Just what makes trusted employees commit fraud? Are they greedy, evil, desperate, resentful? Are they just bored, looking to see what they can get away with? Employers are often left scratching their heads when they discover internal fraud, wondering how they missed it, why their trusted employees are engaging in it and how they could have prevented the associated losses.
The average internal fraud scheme costs a company $160,000 and a typical company loses five per cent of its annual revenue to fraud, according to the ACFE’s Global Fraud Study 2010. Nearly a quarter of the fraud cases studied caused at least $1 million in losses.
The Fraud Triangle
One of the oldest and more basic theories in fraud deterrence and detection is the “fraud triangle”, developed in the 1950s by famed criminologist Donald R. Cressey. His simple framework incorporates three key elements: opportunity, motivation, and rationalization.
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In his 1953 work, “Other People’s Money: A Study in the Social Psychology of Embezzlement,” Cressey wrote:
“Trusted persons become trust violators when they conceive of themselves as having a financial problem that is non-shareable, are aware this problem can be secretly resolved by violation of the position of financial trust, and are able to apply to their own conduct in that situation verbalizations which enable them to adjust their conceptions on themselves as trusted persons with their conceptions of themselves as users of the entrusted funds or property.”
Employees have the opportunity to commit and conceal fraud when they have access to assets and privileged information as part of their jobs. The more responsibility a manager has, the more opportunity he or she will have to access sensitive areas of the company and the greater capacity he or she will have to conceal any wrongdoing. The fact that these are your most trusted employees gives them even more opportunity to fool you.
The motivation to commit fraud can stem from a number of situations, according to “Essentials of Corporate Fraud“, by Tracy L. Coenen. She describes motivation as a pressure or a need felt by the person who commits fraud. The need could be financial, such as debt, or even “perceived” financial need, wherein a person desires material things that he or she does not have the money to buy.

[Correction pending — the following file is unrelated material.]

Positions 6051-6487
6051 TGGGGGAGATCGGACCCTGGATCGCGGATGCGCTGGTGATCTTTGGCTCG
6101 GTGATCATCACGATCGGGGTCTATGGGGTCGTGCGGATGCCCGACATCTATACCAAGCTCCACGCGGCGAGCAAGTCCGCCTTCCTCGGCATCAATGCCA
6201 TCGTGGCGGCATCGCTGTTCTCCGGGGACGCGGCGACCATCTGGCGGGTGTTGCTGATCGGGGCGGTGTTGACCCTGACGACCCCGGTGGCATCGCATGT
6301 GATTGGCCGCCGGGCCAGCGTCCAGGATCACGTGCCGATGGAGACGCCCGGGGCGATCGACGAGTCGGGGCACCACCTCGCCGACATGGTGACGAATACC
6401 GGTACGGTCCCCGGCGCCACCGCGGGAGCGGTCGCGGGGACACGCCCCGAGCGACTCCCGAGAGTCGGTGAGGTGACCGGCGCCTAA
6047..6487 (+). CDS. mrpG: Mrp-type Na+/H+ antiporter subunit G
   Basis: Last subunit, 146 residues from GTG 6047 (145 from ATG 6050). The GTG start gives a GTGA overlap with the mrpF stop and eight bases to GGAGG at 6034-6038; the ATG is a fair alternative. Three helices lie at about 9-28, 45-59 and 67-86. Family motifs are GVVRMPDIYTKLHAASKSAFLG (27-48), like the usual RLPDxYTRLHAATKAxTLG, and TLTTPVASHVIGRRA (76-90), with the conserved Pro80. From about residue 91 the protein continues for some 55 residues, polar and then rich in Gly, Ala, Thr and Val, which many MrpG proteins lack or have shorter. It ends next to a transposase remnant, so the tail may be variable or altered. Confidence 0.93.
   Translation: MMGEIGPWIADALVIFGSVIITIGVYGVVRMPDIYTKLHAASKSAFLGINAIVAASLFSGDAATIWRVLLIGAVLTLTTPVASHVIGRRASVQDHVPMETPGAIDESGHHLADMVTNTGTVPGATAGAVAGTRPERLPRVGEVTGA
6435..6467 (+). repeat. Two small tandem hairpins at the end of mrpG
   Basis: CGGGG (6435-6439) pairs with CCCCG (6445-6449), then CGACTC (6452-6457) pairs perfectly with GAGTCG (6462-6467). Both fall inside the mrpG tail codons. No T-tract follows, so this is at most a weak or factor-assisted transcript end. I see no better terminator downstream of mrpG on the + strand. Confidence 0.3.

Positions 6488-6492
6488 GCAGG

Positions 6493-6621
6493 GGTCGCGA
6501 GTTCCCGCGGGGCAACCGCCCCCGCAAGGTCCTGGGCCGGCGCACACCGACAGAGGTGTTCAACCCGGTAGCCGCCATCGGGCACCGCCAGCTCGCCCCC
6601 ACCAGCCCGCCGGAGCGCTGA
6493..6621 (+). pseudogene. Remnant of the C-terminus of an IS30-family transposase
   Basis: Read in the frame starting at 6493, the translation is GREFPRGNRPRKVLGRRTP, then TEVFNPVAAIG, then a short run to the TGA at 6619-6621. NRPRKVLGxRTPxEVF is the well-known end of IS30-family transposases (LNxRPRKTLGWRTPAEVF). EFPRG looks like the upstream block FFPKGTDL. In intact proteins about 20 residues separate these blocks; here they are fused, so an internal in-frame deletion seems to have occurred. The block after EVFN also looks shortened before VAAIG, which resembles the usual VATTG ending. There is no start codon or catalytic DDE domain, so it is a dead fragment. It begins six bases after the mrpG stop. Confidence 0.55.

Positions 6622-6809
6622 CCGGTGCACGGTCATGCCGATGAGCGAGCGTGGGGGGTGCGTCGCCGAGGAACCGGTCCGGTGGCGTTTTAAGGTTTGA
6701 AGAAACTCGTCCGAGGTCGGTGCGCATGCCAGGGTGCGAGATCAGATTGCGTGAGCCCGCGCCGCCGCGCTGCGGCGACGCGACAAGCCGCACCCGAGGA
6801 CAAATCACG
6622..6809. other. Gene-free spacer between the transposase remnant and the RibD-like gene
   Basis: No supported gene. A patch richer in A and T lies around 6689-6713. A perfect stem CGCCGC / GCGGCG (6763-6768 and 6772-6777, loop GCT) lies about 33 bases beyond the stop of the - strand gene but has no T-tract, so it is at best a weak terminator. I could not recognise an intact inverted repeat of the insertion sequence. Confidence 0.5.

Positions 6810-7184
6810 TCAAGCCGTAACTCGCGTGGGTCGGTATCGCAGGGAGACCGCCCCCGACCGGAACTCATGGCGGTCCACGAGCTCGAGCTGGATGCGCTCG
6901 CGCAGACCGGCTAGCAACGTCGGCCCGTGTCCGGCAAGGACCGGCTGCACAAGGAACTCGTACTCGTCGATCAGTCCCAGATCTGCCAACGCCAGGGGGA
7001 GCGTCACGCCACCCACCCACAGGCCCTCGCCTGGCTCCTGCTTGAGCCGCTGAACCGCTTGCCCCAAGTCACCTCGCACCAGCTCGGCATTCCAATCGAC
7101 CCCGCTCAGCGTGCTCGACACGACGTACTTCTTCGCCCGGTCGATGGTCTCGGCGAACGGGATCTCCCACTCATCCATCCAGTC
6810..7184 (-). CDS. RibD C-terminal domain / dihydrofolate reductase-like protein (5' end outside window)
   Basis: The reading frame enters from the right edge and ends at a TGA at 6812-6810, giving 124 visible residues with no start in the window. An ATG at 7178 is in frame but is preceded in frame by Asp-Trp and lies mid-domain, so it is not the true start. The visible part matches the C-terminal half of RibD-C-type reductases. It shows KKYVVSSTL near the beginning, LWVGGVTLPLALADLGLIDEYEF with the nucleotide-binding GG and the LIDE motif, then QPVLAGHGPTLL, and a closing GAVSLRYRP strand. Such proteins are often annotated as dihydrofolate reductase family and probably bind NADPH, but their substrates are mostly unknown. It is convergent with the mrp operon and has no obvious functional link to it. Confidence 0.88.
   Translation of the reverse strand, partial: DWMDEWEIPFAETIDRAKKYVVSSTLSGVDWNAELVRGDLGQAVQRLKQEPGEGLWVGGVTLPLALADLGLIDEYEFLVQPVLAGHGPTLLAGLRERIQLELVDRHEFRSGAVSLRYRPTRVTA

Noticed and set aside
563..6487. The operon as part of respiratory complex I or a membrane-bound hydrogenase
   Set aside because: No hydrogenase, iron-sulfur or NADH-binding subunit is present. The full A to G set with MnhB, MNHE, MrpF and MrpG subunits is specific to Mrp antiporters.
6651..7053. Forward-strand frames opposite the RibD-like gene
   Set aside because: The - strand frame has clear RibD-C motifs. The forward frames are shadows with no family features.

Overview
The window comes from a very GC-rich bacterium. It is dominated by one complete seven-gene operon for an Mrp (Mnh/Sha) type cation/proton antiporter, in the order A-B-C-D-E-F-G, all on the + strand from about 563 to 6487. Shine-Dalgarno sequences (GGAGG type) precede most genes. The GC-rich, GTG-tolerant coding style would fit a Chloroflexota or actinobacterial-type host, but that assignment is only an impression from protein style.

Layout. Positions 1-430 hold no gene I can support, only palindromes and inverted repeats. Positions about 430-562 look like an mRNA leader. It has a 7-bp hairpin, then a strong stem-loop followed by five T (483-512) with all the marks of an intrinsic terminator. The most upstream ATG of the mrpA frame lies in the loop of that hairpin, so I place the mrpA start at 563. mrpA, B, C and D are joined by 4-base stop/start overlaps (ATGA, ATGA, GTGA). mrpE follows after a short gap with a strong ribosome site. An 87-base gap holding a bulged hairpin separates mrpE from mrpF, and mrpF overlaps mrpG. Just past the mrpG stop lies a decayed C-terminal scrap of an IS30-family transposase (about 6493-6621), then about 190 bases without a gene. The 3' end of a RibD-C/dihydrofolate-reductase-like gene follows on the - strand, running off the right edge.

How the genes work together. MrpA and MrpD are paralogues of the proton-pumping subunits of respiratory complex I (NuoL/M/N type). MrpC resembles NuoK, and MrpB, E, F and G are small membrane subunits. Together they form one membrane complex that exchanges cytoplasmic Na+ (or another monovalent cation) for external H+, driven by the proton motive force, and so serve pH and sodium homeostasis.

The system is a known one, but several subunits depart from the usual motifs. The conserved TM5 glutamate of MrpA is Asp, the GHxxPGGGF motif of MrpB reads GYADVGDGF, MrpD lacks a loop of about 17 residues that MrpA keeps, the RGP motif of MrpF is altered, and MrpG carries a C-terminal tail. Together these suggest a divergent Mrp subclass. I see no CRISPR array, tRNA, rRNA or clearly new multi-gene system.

Non-financial motivators could be work pressure for delivering results or the need to cover bad performance. Addictions, such as drugs, alcohol or gambling, can create a financial need that someone to commit fraud.
In order to rationalize their actions, employees who commit fraud convince themselves that what they are doing is justified in some way. Sometimes they attribute their behaviour to the feeling that they are underpaid, underappreciated or missed over for a bonus or raise. Sometime they convince themselves that they are just borrowing the money and will return it, or that it’s such a small amount that the company doesn’t need it.
Tackling the Opportunities
Of the three elements in the fraud triangle, opportunity is the one area in which employers have the most control, so it makes sense to pay particular attention to eliminating opportunities for your employees to engage in fraud in your organization. A secure workspace with controls over data, assets and procedures is your first line of defence. Employers must allow employees access to only the systems, information, and assets that are truly necessary for them to do their jobs. Other methods for limiting opportunities for fraud include segregating duties, ensuring proper authorization for transactions, providing independent checks on performance, using an anonymous reporting system and monitoring access to data, assets and systems.
By tackling the opportunities for fraud in your organization even the most motivated criminal will have to look elsewhere for a victim.